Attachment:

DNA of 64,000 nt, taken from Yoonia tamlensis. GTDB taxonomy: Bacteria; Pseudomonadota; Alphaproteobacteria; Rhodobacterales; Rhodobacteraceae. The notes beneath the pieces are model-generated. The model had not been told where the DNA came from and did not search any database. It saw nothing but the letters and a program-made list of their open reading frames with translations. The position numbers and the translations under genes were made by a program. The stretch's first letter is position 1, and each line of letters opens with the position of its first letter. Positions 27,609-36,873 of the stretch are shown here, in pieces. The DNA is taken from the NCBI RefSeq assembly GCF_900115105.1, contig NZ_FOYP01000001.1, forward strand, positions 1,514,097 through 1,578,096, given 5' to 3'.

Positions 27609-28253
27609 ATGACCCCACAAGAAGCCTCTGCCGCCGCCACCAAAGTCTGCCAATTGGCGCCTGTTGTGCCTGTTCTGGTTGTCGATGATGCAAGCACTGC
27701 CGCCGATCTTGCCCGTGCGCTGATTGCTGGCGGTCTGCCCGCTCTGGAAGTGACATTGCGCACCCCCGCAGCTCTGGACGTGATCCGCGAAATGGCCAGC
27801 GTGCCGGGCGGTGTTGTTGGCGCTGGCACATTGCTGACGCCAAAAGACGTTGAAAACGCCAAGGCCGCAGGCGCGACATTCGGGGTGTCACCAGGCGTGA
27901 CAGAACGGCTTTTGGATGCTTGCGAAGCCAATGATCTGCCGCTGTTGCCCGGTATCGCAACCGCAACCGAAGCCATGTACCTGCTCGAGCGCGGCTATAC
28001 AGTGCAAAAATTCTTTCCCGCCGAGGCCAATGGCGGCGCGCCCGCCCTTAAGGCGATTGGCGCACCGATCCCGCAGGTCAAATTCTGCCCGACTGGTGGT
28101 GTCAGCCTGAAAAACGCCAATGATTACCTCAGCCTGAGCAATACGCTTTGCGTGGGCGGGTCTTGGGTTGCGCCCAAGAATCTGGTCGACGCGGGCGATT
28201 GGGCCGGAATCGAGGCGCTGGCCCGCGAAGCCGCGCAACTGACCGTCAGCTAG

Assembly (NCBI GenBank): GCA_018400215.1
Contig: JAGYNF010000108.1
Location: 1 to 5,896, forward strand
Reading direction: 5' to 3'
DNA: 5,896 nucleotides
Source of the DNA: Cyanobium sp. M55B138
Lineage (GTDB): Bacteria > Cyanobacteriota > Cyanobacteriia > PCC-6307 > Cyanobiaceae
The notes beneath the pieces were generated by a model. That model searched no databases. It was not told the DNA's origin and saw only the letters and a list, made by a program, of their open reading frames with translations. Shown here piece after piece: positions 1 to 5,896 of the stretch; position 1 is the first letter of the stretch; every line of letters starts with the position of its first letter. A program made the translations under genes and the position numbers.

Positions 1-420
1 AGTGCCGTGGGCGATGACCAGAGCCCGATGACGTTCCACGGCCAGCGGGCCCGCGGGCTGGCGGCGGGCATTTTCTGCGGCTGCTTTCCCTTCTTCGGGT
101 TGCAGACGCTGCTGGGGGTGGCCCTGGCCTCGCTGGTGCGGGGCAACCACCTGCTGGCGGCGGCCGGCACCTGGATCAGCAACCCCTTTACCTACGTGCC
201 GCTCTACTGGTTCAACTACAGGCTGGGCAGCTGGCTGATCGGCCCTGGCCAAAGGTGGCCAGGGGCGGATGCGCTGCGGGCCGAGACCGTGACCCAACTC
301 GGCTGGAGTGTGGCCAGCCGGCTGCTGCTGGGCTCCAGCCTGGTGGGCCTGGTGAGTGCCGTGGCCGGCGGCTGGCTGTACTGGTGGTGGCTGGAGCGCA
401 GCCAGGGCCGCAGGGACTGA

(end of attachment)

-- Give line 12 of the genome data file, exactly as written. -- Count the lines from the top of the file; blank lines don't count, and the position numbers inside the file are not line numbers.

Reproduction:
Location: 1 to 5,896, forward strand